It is a chilly November day and David Jonsson is all smiles. And rightfully so – this month is the release of his much anticipated lead role in the BBC/HBO show Industry.
Set to be a binge-worthy blockbuster in the same bracket as Billions and Succession this gritty portrayal of the underbelly of finance in London shines a light on the ugly side to the banking machine that keeps the economy going.
At the fictional firm of Pierpoint & Co. greed, power, ambition run rampant and there’s no place for weakness or the faint of heart. We follow a troupe of young recruits that survived the ruthless interview and selection process to win a seat at the laudable Pierpoint graduate programme only to fight for their right to stay. As the programme heads tell their bright eyed recruits: by the end of it, over seventy percent of them will be packed off home.
Among the colourful characters and storylines are banker stereotypes, intimately recognisable figures to anyone who has worked in or been near the world of finance. Although doses of Hollywood creative license are interwoven to compress the banking world into a fast paced series of intense anecdotes, the show does a largely brilliant job of exposing the toxic undercurrents of its subject matter.
A largely unknown cast play their respective roles beautifully under the guidance of an excellent script (by creators Mickey Down and Konrad Kay) and the collaborative direction of four directors (including Girl’s creator Lena Dunham who took the helm of the pilot episode).
Eager to a fault their characters are openly susceptible to the whims of their superiors and subsequently collapse, rally and morph around them to survive.
Jonsson plays one of the main four characters the story is based around, diving into the deep-end of what will undoubtedly be a hit show that will make his name a household one.
We caught up with the bright young star over digital video conference to talk about Industry, his journey, his love of cinema and turning up to Eton unannounced:
DDW: How did you get started? Tell us about the journey that led you to Industry
David Jonsson grins, looking fresh and confident. Straight away, he has all the hallmarks of a star; expressive eyes, a broad winning smile and a charisma that translates even on a Zoom call with a sometimes spotty internet connection.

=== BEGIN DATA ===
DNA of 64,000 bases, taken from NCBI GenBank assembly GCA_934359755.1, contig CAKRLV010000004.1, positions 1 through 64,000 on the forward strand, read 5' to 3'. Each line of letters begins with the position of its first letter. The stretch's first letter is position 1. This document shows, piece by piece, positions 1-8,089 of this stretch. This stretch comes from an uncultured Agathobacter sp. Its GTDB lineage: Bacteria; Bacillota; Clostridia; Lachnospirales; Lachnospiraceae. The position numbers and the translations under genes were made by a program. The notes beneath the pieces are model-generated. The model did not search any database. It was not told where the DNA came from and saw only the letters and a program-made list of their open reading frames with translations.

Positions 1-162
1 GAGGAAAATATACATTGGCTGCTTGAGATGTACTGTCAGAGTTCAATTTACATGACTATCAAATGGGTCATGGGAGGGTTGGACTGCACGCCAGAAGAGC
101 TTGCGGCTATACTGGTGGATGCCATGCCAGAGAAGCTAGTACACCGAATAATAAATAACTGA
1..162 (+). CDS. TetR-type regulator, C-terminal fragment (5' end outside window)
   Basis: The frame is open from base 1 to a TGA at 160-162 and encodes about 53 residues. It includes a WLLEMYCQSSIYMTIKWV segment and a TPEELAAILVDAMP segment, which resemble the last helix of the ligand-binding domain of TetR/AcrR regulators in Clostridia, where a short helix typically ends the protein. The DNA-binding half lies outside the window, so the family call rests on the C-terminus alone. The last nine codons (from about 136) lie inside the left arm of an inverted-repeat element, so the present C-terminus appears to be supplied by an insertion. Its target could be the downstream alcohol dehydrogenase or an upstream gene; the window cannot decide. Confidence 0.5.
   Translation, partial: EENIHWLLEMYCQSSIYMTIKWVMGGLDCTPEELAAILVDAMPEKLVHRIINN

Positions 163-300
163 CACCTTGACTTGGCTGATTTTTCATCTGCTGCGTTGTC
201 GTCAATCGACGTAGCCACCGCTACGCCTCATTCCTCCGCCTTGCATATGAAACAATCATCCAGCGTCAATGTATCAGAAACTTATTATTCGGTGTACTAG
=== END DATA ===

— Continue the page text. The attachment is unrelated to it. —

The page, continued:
DJ: I am an East London boy. I was born and bred there, I’m from a very humble working class family. My path to acting was well – [laughs]… I was quite naughty at school and I was on a report card a lot where they sent you home and told your parents to fill this form out that lists your behaviour.
One day I came home and my mum said ‘what are you going to do with your life!?’ – I was 11 or 12 at the time – and I just said ‘I want to act!’ And she said ‘fine!’ … and honestly that was the moment. I think she was really just trying to tell me to be serious with something.
But I grew up on film – I used to watch Sidney Poitier and these really old films, my dad sort of raised me on it. I would watch these people and automatically fall in love… That’s where it came from, and I’ve been following ever since.
DDW: It’s so important to have that guide, that Northstar, to follow. Everyone should have that moment young.
DJ: One hundred percent. My family has been instrumental in that for me – they are very loving and nurturing but also very good at keeping me focused, pushing me and stopping me from procrastinating.
Somewhat ironically – we get off track whilst discussing the importance of focus in life. We swap stories about our shared love of film; going from Forrest Gump, to the underrated talents of Jim Carey and his incredible performance in Man on the Moon (the 1999 film about the late Andy Kaufman). I mention that he was robbed of an Oscar that year only because he is considered a comedic actor…
DJ: Well the thing about that is – it always gets me… What is a comedic actor? Listen – I’m young and I’m still figuring it all out, you know, but I would hate to be pigeon-holed so that I could only do that.
If his performance in Industry is anything to go by – Jonsson is in no danger of being pigeon-holed anytime soon. His scene-stealing portrayal of stiff upper lipped Etonian Augustus ‘Gus’ Sackey is delicately crafted, showing incredible depth in character.
Jonsson embodies it so fully, embracing the cold calculated stratagems of a complex investment banking graduate hell-bent on success, that the viewer is pulled in with no chance of escape. We follow Gus through his unrelenting drive and steely entitlement whilst a pressure cooker of mounting secrets, vulnerability and hidden sexuality start to boil to the surface.
The journey is filled with anxious tension brought forward informed by the show’s creators own experiences in banking. Providing an unfiltered insight into the gritty world of finance they give us extremely rich characters, spot-on dialogue and an honest exposé of the slang, bravado and self-interested sharks that would surround a group of young graduates starting out.
Jonsson credits the script for enthralling him from day one:
DJ: I was in the desert filming, playing an Mi5 officer, at the time I got the script. I was in a totally different mindset but when I started reading, I could just feel everything that [Mickey and Konrad] wanted me to feel, I could smell it… even down to the way it was going to be shot, everything was so precise and human, even the sex scenes were portrayed in a way that they were not salacious – they felt real, natural and candid.